Linked by Thom Holwerda on Tue 28th Feb 2012 23:11 UTC
Linux Linus Torvalds on requiring the root password for mundane tasks. "So here's a plea: if you have anything to do with security in a distro, and think that my kids (replace 'my kids' with 'sales people on the road' if you think your main customers are businesses) need to have the root password to access some wireless network, or to be able to print out a paper, or to change the date-and-time settings, please just kill yourself now. The world will be a better place." Yes, it's harsh (deal with it, Finns don't beat around the bush), but he's completely and utterly right. While there's cases where it makes sense to disable certain settings (public terminals, for instance), it is utterly idiotic that regular home users have to type in their root password for such mundane tasks.
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The opposite is also true...
by rklrkl on Tue 28th Feb 2012 23:51 UTC
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It may be "idiotic" to prompt for root's password for mundane tasks, but it's also "equally idiotic" to allow your own unprivileged password to be used to authorise "non-mundane" superuser tasks (particularly the installation/removal of system software).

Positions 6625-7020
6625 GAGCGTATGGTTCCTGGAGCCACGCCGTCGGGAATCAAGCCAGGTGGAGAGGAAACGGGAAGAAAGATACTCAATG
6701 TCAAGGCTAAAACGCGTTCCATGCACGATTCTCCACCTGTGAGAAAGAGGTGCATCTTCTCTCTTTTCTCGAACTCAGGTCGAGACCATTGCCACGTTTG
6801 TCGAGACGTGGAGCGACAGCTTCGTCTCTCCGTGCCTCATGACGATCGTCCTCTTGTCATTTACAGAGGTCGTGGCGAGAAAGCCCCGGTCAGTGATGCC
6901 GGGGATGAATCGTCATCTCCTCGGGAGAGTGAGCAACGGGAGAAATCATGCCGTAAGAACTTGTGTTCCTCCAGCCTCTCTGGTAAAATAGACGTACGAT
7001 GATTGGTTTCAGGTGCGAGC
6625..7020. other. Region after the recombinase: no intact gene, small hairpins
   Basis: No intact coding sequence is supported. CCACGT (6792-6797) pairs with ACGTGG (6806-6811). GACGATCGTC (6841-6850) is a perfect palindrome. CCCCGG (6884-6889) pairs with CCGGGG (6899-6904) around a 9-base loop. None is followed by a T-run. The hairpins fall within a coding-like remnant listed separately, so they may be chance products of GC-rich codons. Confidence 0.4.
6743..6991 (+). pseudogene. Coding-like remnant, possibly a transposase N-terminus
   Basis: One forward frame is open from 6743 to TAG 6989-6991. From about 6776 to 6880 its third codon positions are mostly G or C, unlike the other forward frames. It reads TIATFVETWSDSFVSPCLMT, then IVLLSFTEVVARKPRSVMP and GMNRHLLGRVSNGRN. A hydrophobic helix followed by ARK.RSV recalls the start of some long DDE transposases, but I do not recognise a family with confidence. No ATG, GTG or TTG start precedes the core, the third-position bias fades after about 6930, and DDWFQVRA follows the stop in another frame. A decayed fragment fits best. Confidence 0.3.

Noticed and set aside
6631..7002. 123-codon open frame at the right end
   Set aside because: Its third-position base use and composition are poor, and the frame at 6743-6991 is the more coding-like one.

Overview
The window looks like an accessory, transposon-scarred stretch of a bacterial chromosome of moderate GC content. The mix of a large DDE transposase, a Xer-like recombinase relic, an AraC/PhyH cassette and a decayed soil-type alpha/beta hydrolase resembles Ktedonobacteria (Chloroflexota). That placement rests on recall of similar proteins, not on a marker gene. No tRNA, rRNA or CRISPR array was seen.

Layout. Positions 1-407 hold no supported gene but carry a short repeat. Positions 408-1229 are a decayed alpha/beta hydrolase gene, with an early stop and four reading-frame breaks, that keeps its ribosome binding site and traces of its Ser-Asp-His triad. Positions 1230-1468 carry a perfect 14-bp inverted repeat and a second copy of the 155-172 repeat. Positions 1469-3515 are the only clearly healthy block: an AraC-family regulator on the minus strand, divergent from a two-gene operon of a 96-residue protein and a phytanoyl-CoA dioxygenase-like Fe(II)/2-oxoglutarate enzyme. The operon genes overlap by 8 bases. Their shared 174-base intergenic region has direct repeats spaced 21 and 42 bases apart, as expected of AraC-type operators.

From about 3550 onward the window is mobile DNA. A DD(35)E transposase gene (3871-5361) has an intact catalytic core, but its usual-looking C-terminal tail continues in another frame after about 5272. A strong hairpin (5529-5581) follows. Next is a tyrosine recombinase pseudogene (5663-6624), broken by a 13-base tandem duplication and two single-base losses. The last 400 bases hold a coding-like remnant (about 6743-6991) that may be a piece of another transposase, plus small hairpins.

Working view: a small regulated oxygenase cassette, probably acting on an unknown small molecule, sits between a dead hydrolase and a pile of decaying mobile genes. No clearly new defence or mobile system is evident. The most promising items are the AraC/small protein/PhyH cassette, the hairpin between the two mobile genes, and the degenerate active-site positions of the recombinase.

This is something Ubuntu does via its sudo system and it's 100% wrong - tasks that can significantly change your system installation should require a privileged username/password and not a normal user's! Ubuntu is also dumb for not accepting root's (privileged) password when it prompts for privilege escalation - it only accepts your own (unprivileged - or at least it should be) password!

The very first thing I do on such a broken Ubuntu system is "sudo passwd root", so that I can su to root and do my privileged stuff that way. I don't know if they fixed it in later Ubuntu releases, but if you had to fsck the system disk on bootup of early Ubuntu releases, it would say "enter root password for maintenance" as part of the boot sequence. Genius that, because Ubuntu sets a random root password and never tells you it, ho hum.

Edited 2012-02-28 23:56 UTC

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